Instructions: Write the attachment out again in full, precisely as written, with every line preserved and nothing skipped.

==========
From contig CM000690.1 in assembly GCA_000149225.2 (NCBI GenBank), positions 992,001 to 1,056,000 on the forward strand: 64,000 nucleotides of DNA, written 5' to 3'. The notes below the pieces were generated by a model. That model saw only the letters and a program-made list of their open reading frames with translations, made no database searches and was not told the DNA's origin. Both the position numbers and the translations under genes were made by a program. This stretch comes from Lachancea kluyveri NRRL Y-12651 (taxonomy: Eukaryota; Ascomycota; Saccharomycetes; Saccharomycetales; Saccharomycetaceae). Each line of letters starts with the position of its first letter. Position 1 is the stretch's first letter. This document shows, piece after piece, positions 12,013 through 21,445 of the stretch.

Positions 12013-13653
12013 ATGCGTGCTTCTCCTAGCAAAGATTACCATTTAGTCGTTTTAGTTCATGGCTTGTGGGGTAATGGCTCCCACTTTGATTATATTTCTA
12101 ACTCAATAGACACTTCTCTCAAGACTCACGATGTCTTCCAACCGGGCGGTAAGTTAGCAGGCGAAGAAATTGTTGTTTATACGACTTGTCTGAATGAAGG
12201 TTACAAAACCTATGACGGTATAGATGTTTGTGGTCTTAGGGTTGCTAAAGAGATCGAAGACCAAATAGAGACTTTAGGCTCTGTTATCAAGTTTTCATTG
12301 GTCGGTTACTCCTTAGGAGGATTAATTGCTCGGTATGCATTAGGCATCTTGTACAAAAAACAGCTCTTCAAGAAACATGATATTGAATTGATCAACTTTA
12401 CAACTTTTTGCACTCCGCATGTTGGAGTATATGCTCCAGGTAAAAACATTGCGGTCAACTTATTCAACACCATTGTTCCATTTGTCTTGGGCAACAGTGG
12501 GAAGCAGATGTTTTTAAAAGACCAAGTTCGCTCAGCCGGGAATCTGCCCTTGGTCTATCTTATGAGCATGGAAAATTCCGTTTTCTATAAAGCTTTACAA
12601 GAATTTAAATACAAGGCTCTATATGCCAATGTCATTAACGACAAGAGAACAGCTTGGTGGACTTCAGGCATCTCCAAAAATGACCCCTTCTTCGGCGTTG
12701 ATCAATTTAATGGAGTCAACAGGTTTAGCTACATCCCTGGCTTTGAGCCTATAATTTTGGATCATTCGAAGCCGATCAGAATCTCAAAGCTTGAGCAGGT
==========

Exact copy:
From contig CM000690.1 in assembly GCA_000149225.2 (NCBI GenBank), positions 992,001 to 1,056,000 on the forward strand: 64,000 nucleotides of DNA, written 5' to 3'. The notes below the pieces were generated by a model. That model saw only the letters and a program-made list of their open reading frames with translations, made no database searches and was not told the DNA's origin. Both the position numbers and the translations under genes were made by a program. This stretch comes from Lachancea kluyveri NRRL Y-12651 (taxonomy: Eukaryota; Ascomycota; Saccharomycetes; Saccharomycetales; Saccharomycetaceae). Each line of letters starts with the position of its first letter. Position 1 is the stretch's first letter. This document shows, piece after piece, positions 12,013 through 21,445 of the stretch.

Positions 12013-13653
12013 ATGCGTGCTTCTCCTAGCAAAGATTACCATTTAGTCGTTTTAGTTCATGGCTTGTGGGGTAATGGCTCCCACTTTGATTATATTTCTA
12101 ACTCAATAGACACTTCTCTCAAGACTCACGATGTCTTCCAACCGGGCGGTAAGTTAGCAGGCGAAGAAATTGTTGTTTATACGACTTGTCTGAATGAAGG
12201 TTACAAAACCTATGACGGTATAGATGTTTGTGGTCTTAGGGTTGCTAAAGAGATCGAAGACCAAATAGAGACTTTAGGCTCTGTTATCAAGTTTTCATTG
12301 GTCGGTTACTCCTTAGGAGGATTAATTGCTCGGTATGCATTAGGCATCTTGTACAAAAAACAGCTCTTCAAGAAACATGATATTGAATTGATCAACTTTA
12401 CAACTTTTTGCACTCCGCATGTTGGAGTATATGCTCCAGGTAAAAACATTGCGGTCAACTTATTCAACACCATTGTTCCATTTGTCTTGGGCAACAGTGG
12501 GAAGCAGATGTTTTTAAAAGACCAAGTTCGCTCAGCCGGGAATCTGCCCTTGGTCTATCTTATGAGCATGGAAAATTCCGTTTTCTATAAAGCTTTACAA
12601 GAATTTAAATACAAGGCTCTATATGCCAATGTCATTAACGACAAGAGAACAGCTTGGTGGACTTCAGGCATCTCCAAAAATGACCCCTTCTTCGGCGTTG
12701 ATCAATTTAATGGAGTCAACAGGTTTAGCTACATCCCTGGCTTTGAGCCTATAATTTTGGATCATTCGAAGCCGATCAGAATCTCAAAGCTTGAGCAGGT